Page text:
Within hours of Japan's catastrophic earthquake and tsunami on March 11, USC scientists from the Viterbi School's Sonny Astani Department of Civil and Environmental Engineering were heading to coastal communities from Oregon to Southern California to survey damage.
Astani Department experts Costas Synolakis, Jose Borerro and Jean-Pierre Bardet at the March 18 press briefing.
Also speaking were Najmedin Meshkati, a nuclear safety expert who previously investigated Chernobyl who also has an appointment in the Daniel J. Epstein Department of Industrial and Systems Engineering, and Jean-Pierre Bardet, chair of the Astani Department who acted as moderator.
"This will be our best data set of response in California from a far-afield tsunami yet," said Borrero, a tsunami researcher long associated with the Tsunami Research Center, who is currently with the consulting firm ASR Limited. Borrero traveled the length of the California coast looking at damage in the week following the quake.
The state of California published a map showing areas at risk during certain tsunami scenarios. Borerro looked at real-time assessments of the tsunami in both California and New Zealand. He praised and criticized statewide response to tsunami. Low tides saved the day,” he said, explaining that high tides could have magnified the effect of the ocean swell. See a video of Borerro during the briefing here.
Although the impact of the tsunami in California was far less than the impact in
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Synolakis focused on the risk posed by tsunamis caused by undersea landslides off the California coast and said he would like to see more precautionary measures taken, such as using a tsunamograph to give a better idea of the duration of tsunami waves, and gauges to measure currents in ports.
"Tsunamis caused by underwater landslides off Southern California could reach as high as 40 feet, although they would be localized and quick to dissipate," said Synolakis. USC researchers estimate that a tsunami created by an offshore quake could cost the region $7 billion to $40 billion from port closures alone. But Synolakis also added that the offshore earthquake zone close to the ports is not capable of producing an earthquake of the magnitude 8.9 quake that devastated northeast Japan. However, regions farther north, from the California-Oregon border to British Columbia, are at risk from an earthquake that could be that strong.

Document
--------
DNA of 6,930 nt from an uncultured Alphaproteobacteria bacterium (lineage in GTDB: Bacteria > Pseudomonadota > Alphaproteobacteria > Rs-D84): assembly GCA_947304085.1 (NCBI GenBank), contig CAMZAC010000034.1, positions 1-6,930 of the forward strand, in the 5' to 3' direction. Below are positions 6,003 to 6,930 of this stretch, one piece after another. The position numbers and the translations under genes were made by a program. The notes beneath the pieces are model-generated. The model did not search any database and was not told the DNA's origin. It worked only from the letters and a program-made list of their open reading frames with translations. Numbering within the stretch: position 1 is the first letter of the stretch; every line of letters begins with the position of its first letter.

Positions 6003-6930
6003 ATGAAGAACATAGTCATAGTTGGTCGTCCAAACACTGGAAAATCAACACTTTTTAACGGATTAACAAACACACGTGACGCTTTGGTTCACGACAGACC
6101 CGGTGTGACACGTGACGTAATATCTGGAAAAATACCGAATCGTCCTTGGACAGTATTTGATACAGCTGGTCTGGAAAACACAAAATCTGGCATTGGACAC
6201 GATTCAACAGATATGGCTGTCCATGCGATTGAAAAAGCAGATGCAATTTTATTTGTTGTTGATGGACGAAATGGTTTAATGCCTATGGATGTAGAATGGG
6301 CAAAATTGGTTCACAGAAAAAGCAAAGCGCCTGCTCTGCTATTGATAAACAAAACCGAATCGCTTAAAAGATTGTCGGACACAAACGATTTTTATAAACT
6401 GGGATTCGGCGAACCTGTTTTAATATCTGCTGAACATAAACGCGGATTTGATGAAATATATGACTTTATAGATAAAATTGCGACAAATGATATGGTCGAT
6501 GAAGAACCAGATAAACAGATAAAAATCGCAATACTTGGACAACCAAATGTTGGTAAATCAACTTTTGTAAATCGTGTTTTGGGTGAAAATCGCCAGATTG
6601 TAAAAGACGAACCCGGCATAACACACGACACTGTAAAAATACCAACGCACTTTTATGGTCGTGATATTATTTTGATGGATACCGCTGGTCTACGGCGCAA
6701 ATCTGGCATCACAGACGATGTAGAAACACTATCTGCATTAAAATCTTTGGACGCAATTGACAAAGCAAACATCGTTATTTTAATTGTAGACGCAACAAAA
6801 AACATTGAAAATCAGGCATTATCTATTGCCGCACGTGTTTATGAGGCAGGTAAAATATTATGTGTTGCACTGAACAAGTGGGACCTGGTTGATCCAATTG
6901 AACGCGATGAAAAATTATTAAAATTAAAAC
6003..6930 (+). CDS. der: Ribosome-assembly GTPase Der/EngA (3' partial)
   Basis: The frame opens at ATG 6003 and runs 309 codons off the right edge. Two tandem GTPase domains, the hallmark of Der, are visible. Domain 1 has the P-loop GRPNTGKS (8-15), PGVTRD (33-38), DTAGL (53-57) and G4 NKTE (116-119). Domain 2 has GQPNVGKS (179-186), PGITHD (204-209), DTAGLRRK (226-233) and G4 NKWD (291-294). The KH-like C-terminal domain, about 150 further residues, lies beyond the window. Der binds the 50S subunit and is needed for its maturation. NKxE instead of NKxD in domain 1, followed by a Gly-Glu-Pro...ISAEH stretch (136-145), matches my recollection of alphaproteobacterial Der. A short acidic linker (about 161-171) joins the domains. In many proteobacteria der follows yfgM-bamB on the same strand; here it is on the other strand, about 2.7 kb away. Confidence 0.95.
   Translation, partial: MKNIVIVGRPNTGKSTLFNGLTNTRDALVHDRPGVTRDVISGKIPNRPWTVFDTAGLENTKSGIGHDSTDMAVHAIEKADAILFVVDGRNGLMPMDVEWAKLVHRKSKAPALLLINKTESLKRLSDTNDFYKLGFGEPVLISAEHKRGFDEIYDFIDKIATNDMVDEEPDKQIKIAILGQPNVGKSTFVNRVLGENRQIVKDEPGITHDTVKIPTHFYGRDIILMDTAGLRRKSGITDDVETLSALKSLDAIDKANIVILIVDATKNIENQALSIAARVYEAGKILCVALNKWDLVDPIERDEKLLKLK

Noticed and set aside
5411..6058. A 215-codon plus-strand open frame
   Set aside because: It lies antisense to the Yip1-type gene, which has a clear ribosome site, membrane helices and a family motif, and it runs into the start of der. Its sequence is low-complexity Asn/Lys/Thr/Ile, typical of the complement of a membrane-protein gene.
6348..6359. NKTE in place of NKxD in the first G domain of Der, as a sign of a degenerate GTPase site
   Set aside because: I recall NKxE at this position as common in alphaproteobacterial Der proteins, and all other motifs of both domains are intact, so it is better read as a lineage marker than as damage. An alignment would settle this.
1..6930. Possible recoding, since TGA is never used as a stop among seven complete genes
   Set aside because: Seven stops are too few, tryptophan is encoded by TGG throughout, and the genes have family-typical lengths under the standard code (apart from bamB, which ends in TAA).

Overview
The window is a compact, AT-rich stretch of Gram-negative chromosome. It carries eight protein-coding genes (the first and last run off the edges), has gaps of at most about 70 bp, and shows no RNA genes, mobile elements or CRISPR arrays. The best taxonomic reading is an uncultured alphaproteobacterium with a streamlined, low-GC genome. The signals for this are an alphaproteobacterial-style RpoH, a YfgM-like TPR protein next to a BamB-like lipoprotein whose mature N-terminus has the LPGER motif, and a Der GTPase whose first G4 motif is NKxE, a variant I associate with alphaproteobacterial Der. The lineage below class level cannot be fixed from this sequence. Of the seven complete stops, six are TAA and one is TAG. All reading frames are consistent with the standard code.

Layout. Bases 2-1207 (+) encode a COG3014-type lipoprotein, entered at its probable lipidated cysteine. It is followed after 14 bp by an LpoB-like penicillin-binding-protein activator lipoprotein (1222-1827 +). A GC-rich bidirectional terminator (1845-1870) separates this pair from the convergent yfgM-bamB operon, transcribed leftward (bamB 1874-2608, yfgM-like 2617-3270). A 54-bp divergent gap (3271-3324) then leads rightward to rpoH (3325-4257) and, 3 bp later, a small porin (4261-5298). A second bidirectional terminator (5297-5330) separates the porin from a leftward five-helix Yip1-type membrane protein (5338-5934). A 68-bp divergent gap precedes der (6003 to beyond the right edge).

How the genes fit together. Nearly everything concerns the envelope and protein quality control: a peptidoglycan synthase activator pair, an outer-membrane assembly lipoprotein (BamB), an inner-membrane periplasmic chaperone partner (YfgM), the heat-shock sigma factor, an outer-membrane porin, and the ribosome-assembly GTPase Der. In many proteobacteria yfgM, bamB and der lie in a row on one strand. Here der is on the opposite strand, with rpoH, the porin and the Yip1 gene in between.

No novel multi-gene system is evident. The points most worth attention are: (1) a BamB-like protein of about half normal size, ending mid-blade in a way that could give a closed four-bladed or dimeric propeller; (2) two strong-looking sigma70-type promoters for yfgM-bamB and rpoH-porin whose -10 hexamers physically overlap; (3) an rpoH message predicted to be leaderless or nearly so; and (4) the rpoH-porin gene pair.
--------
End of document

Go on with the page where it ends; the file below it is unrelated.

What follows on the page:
Scientists at federal agencies are using the modeling system that Synolakis helped develop with Vasily Titov. Called MOST (Method of Splitting Tsunami), it helps predict how tsunamis will develop. The system has vastly improved predictions of tsunami behavior and effects, including wavelength and amplitude and as a result, tsunami warnings are more detailed and accurate said Synolakis.
TRC's Aggeliki Barberopoulou
The Tsunami Reseach Center said steps should be taken to help prepare Californians for a future disaster. “[Caltrans] had no information for people who wanted to know if it was safe to drive along Highway 1,” said TRC Researcher Lesley Ewing. (State Route 1 runs along most of California's coast.)
"In a year or two, the public opinion will still be negative, but there are some energy realities that may dictate the future," said nuclear safety expert Najmedin Meshkati. "The most imaginative engineers in the world couldn't have dreamed up a situation like this"
Meshkati quoted Aristotle: "Probable impossibilities are to be preferred to improbable possibilities." He responded to many questions during the session . Meshkati details these findings in an article published post-briefing.
He said that the Fukushima Daiichi disaster could result in the Japanese demanding more scrutiny of the nuclear power industry. "They may ask for more openness and transparency about where to place nuclear power plants and how to oversee their safety. The negative public opinion has some merit. People should question the safety of these plants."
Aggeliki Barberopoulou of the TRC presented her findings regarding the accuracy of simulations of earthquake effects. Barberopoulou's Simulation Research can be found here. "I was actually shocked to see all the damage the waves had caused after the earthquake," she said, "because the damage didn't match up with initial estimates of the earthquake's
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The briefing concluded with a Q&A moderated by Jean-Pierre Bardet, a expert on urban infrastructures. LA Weekly quoted Bardet: "This is the quake that will produce the largest amount of data to date," Bardet says. "We have an opportunity to draw lessons to make L.A. a safer city."
Local and national press outlets attending included news crews from NBC, Fox News, KTLA, the LA Times, Annenberg TV News, KPPC 89.3, Associated Press, The China Press and the Los Angeles bureau of NHK Japan Television.
Viterbi experts were available and prepared to respond to international and domestic media requests following the Japan events. For more information on the Press Briefing, please visit the Tsunami Research Center, or contact the Viterbi Communications Team.